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Fundamentals of military leadership apply in wider world

General Sir Mike Jackson and Jonathon Hogg
PA Consulting Group
Financial Times
10 April 2008


Major General David Rutherford-Jones, commandant of the Royal Military Academy Sandhurst, made a number of powerful and persuasive points regarding leadership in Stefan Stern's interview article ("Leadership in the line of fire", April 3). He emphasised in particular the importance of the team (whether it be big or small), with its members bound together by a sense of common purpose and endeavour.

He also rightly stressed the personal qualities required of the leader in the military environment, encapsulated in the Sandhurst core values of courage, integrity, selfless commitment, loyalty and discipline (and to which we might add judgment and a sense of humour).

The fundamentals of military leadership are no less valid in the wider world. Leaders are required to analyse what the challenge is, and to implement the resulting plan by taking their team with them. It is that ability to enthuse, inspire and convince their team members that is the hallmark of able leaders.

Leaders must be accountable: to those for whom they are responsible, and to their own superiors. No organisation can function at its maximum effect unless leadership is at the heart of mainstream business and the expectations organisations have of their leaders are clear and make sense.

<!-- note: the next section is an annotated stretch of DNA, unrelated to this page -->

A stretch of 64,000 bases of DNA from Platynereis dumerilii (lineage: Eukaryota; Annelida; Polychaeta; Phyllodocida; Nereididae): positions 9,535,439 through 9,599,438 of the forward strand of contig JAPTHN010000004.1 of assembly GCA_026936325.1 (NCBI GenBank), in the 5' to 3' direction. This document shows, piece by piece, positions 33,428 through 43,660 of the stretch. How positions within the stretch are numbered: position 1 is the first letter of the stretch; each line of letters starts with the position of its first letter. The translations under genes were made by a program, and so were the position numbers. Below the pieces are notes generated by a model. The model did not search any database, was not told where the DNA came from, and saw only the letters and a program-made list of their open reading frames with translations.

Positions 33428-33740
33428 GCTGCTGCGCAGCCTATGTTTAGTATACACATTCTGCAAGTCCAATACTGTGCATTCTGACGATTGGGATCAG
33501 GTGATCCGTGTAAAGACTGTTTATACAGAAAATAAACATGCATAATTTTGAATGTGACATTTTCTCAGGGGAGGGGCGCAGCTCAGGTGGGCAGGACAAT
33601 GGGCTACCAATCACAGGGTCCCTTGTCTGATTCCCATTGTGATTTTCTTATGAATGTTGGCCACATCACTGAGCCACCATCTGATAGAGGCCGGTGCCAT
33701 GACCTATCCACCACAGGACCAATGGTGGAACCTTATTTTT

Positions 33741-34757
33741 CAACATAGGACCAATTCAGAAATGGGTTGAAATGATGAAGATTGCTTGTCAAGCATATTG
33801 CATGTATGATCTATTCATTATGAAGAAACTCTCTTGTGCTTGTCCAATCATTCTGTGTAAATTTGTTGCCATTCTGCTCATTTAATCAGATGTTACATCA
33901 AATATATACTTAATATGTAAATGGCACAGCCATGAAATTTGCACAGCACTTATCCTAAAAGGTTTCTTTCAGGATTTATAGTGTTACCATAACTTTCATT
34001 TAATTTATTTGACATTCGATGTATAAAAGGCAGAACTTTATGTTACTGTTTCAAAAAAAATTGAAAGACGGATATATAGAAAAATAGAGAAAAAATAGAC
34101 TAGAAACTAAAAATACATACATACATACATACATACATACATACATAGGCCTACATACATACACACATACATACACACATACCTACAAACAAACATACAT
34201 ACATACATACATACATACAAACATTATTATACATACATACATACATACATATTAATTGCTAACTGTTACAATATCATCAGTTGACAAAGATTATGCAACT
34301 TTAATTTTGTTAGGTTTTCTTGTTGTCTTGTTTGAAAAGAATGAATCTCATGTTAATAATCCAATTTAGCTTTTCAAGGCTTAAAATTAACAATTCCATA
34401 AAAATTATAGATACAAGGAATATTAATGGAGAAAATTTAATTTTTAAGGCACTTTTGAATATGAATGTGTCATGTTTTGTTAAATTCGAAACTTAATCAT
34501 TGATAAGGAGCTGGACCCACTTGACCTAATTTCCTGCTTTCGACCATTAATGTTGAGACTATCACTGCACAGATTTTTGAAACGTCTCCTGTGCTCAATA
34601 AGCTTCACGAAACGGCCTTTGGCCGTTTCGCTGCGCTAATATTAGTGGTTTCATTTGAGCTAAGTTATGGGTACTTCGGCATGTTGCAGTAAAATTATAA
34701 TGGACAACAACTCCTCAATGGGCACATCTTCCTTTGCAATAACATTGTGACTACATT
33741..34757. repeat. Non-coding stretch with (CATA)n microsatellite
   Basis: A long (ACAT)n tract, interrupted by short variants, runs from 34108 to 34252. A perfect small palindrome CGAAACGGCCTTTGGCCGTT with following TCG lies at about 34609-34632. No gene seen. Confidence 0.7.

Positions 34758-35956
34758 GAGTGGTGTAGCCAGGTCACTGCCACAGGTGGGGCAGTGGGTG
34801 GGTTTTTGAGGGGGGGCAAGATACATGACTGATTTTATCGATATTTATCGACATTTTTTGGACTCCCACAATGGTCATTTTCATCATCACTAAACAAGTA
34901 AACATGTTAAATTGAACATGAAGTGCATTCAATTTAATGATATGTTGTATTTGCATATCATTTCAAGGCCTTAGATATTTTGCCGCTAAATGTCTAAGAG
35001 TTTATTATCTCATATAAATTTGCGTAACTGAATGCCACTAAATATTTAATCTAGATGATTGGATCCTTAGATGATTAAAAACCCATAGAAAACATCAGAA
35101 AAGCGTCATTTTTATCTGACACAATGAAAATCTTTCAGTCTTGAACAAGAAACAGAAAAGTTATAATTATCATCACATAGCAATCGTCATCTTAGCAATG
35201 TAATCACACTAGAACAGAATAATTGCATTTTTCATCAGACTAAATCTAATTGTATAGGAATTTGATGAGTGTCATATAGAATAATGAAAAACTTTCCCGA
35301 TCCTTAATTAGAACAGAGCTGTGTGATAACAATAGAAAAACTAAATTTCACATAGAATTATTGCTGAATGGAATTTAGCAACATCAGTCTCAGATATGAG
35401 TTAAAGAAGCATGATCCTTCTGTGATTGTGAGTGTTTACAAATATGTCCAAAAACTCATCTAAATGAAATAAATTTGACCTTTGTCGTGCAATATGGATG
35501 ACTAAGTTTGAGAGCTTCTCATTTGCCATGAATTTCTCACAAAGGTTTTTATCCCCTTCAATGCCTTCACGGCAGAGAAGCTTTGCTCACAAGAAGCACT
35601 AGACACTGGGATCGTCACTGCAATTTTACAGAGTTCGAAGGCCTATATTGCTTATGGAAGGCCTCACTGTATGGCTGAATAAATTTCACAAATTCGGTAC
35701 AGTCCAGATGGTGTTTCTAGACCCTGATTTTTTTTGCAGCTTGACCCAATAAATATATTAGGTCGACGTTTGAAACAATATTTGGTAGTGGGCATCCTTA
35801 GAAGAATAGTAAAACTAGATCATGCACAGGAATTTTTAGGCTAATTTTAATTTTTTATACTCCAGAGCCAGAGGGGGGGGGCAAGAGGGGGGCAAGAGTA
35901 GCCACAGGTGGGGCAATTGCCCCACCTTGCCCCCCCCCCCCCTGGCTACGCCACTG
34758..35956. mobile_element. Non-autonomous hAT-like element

Successful leadership must be properly recognised, whether by promotion, additional reward or other means (the Army's selection process is an impressive model in this regard). And successful leadership will not just emerge: it requires a structured and progressive programme of development designed to bring out the power of analysis, the ability to motivate the team, and the honesty to examine one's own strengths and weaknesses with rigour. It cannot be left to a fixed menu of training courses, to some "tick in the box" approach.

With all the turmoil in the markets, and an increasing catalogue of visible corporate failures, these are demanding times for many professions - and the more demanding the times, the more is demanded of leaders.

Maj Gen Rutherford-Jones stated that the Army focuses on leadership "because we have no choice"; we do not believe this judgment is peculiar to the military.

Mike Jackson
Senior Adviser and Chairman of the Defence Advisory Board
PA Consulting Group

Jonathon Hogg
PA's Global Head of HR Consulting
London SW1W 9SR

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